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Regulation of Axolotl (Ambystoma mexicanum) Limb Blastema Cell Proliferation by Nerves and BMP2 in Organotypic Slice Culture

  • Jeffrey Lehrberg,

    Current address: Bicon Dental Implants, 501 Arborway, Boston, Massachusetts, United States of America

    Affiliation Department of Developmental and Cell Biology, University of California Irvine, Irvine, California, United States of America

  • David M. Gardiner

    Affiliation Department of Developmental and Cell Biology, University of California Irvine, Irvine, California, United States of America

Regulation of Axolotl (Ambystoma mexicanum) Limb Blastema Cell Proliferation by Nerves and BMP2 in Organotypic Slice Culture

  • Jeffrey Lehrberg, 
  • David M. Gardiner


We have modified and optimized the technique of organotypic slice culture in order to study the mechanisms regulating growth and pattern formation in regenerating axolotl limb blastemas. Blastema cells maintain many of the behaviors that are characteristic of blastemas in vivo when cultured as slices in vitro, including rates of proliferation that are comparable to what has been reported in vivo. Because the blastema slices can be cultured in basal medium without fetal bovine serum, it was possible to test the response of blastema cells to signaling molecules present in serum, as well as those produced by nerves. We also were able to investigate the response of blastema cells to experimentally regulated changes in BMP signaling. Blastema cells responded to all of these signals by increasing the rate of proliferation and the level of expression of the blastema marker gene, Prrx-1. The organotypic slice culture model provides the opportunity to identify and characterize the spatial and temporal co-regulation of pathways in order to induce and enhance a regenerative response.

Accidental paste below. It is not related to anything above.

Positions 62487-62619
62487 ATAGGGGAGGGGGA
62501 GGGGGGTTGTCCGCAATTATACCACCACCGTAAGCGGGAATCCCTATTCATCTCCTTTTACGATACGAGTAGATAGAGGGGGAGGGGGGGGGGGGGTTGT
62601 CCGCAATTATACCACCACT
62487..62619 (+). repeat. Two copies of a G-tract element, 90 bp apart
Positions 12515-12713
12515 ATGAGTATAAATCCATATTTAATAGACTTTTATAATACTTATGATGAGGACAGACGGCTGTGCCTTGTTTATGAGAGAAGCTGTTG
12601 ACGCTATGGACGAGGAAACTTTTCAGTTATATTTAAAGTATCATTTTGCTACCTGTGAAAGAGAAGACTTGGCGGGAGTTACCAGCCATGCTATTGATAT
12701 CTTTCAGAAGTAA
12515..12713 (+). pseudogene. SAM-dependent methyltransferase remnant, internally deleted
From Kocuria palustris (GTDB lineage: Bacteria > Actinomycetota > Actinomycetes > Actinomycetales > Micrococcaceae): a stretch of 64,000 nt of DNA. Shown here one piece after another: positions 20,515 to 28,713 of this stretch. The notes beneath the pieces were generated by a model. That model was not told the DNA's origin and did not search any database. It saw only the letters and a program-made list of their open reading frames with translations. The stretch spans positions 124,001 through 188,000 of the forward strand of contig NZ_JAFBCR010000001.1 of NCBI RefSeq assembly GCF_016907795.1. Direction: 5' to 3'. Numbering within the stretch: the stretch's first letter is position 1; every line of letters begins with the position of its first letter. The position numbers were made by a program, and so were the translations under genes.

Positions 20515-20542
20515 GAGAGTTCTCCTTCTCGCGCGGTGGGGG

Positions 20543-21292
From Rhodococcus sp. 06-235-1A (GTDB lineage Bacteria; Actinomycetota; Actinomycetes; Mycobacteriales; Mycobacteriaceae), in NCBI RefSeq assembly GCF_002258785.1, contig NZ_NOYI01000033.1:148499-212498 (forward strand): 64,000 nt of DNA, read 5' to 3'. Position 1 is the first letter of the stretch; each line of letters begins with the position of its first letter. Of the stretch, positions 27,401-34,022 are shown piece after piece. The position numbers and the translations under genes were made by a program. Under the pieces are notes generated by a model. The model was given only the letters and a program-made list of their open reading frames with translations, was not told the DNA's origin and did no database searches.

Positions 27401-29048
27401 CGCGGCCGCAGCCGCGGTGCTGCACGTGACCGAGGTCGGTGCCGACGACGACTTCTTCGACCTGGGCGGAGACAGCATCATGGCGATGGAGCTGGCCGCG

Research on regenerating body parts has focused on identifying the signaling pathways involved in initiating and regulating this fascinating and biologically important process. Much of that research has focused on regenerating salamander limbs, and has involved either describing the process of regeneration, or inhibiting regeneration (e.g. by denervating the limb), and then attempting to rescue regeneration. In recent years, the gain-of-function assay for limb regeneration (the Accessory Limb Model, ALM) has identified a number of signals and pathways that are necessary and sufficient for induction of blastema formation and subsequent regeneration of an ectopic limb [13]. These experimental approaches have provided insights into the mechanisms of regeneration; however, their utility has been limited by the fact that they all involve regeneration in vivo. Thus it is not possible to control the spatial and temporal activation or inhibition of specific pathways without the variability associated with working on a live animal. Attempts to deal with this complexity have involved using in vitro culture techniques with either monolayer cultures of dissociated blastema cells, or with blastema explant cultures [47]. These studies have been of limited utility because of the limited viability of explants, and the loss of normal blastema cell behaviors (e.g. proliferation) after enzymatic dissociation. To address this challenge, we have adapted organotypic slice culture techniques that have been used widely and successfully in the field of neurobiology [8], and have investigated the response of blastema cells to nerve signals and to BMP2.

Because regeneration is a stepwise process [1,9,10], there are critical signaling events at each step that are required for progression to the next step. Consequently, if the appropriate signaling does not occur at any one of the steps, regeneration will fail to occur [1,9]. Thus each step represents a possible barrier to regeneration, and the failure to overcome at least one of these barriers likely accounts for regenerative failure in mammals [9]. Identifying the steps and discovering how to provide the appropriate signals to progress beyond each step will be required in order to induce regeneration in humans. One or more of the early signals involved in the initiation of regeneration are provided by nerves [1,1113], which have been the focus of research efforts for decades.